The University of Tennessee Research Foundation (UTRF) has licensed an innovative point-of-care diagnostic device to Vortex BioTech, a Knoxville-based start-up company that focuses on in-vitro diagnostic technologies.
Most diagnostic devices on the market today are expensive and can take hours or even several days to provide results. Since 2009, Jayne Wu, associate professor in the Min H. Kao Department of Electrical Engineering and Computer Science in UT’s Tickle College of Engineering, and Shigetoshi Eda, professor in the Department of Forestry, Wildlife, and Fisheries at the UT Institute of Agriculture, have been collaborating to develop a low-cost diagnostic device that is easy to use, portable, and can detect infectious diseases, pathogens, and physiological conditions in humans and animals in a matter of minutes.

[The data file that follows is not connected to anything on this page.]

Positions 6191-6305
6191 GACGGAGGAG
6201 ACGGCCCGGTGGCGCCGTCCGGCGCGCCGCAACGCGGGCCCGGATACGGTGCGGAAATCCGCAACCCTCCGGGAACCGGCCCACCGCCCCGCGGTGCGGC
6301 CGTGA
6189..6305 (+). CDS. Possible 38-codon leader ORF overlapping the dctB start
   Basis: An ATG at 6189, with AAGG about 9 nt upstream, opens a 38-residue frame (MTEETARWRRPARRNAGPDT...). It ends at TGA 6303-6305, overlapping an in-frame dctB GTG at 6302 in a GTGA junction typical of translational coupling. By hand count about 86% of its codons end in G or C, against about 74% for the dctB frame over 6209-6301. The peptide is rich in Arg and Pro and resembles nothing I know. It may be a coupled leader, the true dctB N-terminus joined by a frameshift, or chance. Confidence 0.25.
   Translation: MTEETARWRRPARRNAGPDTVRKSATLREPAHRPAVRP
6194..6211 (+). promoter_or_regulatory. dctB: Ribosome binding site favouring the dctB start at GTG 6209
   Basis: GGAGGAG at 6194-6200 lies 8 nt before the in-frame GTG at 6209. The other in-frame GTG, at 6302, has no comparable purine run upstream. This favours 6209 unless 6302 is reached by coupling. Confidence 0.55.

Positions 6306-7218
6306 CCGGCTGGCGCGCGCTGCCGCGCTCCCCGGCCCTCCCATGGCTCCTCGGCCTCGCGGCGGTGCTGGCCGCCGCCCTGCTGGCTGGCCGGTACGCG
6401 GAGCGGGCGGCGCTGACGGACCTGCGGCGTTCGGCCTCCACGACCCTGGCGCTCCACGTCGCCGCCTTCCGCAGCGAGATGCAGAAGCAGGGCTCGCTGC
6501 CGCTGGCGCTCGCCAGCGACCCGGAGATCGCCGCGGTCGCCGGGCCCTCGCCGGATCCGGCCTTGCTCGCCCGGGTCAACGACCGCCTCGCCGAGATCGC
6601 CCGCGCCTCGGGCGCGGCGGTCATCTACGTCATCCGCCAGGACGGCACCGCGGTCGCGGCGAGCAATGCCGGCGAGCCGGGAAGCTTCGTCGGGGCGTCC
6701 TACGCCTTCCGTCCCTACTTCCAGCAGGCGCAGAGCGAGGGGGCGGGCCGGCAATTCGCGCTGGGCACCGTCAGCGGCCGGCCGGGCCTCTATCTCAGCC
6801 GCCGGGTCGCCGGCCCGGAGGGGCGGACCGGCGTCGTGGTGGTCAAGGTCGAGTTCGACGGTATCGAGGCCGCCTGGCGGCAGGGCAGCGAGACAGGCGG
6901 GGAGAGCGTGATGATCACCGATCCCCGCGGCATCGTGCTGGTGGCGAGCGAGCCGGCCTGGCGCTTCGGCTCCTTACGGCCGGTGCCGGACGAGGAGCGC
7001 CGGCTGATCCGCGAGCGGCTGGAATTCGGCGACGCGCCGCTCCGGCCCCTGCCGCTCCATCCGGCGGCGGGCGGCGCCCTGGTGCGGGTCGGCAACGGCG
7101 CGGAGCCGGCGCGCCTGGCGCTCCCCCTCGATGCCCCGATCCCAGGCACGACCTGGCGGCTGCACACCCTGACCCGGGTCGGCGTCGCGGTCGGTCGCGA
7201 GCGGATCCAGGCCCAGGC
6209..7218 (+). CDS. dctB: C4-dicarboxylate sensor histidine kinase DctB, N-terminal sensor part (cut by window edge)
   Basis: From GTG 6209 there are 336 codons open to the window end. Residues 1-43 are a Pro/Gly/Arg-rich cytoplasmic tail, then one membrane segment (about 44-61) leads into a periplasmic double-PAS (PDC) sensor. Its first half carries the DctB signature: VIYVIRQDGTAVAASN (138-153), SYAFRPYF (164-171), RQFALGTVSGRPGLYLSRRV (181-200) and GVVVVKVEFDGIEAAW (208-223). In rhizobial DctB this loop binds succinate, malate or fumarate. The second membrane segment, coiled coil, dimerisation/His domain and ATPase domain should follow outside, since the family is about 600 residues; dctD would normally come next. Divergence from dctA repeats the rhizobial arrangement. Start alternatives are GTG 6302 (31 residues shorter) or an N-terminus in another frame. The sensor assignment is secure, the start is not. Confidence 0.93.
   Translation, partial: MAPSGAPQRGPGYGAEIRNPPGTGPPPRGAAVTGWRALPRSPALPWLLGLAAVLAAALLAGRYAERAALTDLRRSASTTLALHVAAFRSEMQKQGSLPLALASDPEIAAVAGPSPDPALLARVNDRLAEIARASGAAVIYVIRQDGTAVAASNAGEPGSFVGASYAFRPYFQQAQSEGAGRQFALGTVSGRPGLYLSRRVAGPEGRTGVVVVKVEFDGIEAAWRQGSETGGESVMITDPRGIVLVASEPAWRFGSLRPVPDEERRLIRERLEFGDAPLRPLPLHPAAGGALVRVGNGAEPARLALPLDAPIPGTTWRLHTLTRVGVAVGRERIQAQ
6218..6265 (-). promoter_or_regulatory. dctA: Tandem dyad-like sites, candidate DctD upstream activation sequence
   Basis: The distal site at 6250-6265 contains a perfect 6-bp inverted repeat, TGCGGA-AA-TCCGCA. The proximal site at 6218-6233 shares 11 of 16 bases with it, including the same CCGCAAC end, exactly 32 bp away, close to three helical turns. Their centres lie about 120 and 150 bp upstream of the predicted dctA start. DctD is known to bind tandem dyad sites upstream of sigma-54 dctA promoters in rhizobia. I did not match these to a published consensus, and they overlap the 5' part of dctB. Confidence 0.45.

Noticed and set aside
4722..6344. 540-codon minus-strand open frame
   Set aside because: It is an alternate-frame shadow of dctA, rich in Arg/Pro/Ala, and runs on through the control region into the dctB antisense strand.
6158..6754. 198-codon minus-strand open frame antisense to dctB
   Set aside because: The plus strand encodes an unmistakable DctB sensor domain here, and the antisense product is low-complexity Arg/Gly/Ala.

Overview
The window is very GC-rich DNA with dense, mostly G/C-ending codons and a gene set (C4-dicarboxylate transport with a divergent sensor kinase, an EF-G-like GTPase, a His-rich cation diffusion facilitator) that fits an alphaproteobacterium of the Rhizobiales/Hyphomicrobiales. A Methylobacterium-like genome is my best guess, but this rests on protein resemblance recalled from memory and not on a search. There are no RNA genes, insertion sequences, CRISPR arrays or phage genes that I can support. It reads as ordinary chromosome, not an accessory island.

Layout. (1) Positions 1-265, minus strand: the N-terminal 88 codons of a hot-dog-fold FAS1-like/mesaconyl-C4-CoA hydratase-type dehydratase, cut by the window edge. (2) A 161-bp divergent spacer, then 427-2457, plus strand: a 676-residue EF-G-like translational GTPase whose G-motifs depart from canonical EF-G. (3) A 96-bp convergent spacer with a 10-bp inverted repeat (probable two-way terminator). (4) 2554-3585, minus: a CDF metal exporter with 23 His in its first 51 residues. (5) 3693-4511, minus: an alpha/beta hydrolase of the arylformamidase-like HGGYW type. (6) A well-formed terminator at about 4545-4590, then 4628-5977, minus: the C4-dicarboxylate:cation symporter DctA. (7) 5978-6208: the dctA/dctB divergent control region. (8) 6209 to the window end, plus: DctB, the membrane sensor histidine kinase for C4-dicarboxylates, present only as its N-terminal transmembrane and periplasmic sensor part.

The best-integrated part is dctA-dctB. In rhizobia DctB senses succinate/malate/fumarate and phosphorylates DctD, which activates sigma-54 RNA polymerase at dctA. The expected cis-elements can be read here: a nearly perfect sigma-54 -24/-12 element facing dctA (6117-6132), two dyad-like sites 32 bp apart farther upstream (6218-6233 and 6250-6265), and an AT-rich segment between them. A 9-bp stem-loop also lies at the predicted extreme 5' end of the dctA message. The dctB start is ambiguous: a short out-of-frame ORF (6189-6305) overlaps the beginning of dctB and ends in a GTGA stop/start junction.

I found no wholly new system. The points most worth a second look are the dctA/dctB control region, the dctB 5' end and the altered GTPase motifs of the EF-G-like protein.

The device’s rapid response time is just one of several benefits. It’s small, about the size of a smartphone, and its simple operation means there are fewer steps involved for sample preparation and use, leading to reduced risk of user error. These features make the device accessible to a greater number of healthcare professionals and facilitate its use in hospital settings as well as remote locations without easy access to medical facilities. It is also affordable. Compared to similar diagnostic tests that cost $10 – $100 per sample and require the use of expensive benchtop equipment, this reusable, handheld device will only cost a few hundred dollars and uses a microchip that will cost only a few dollars per sample.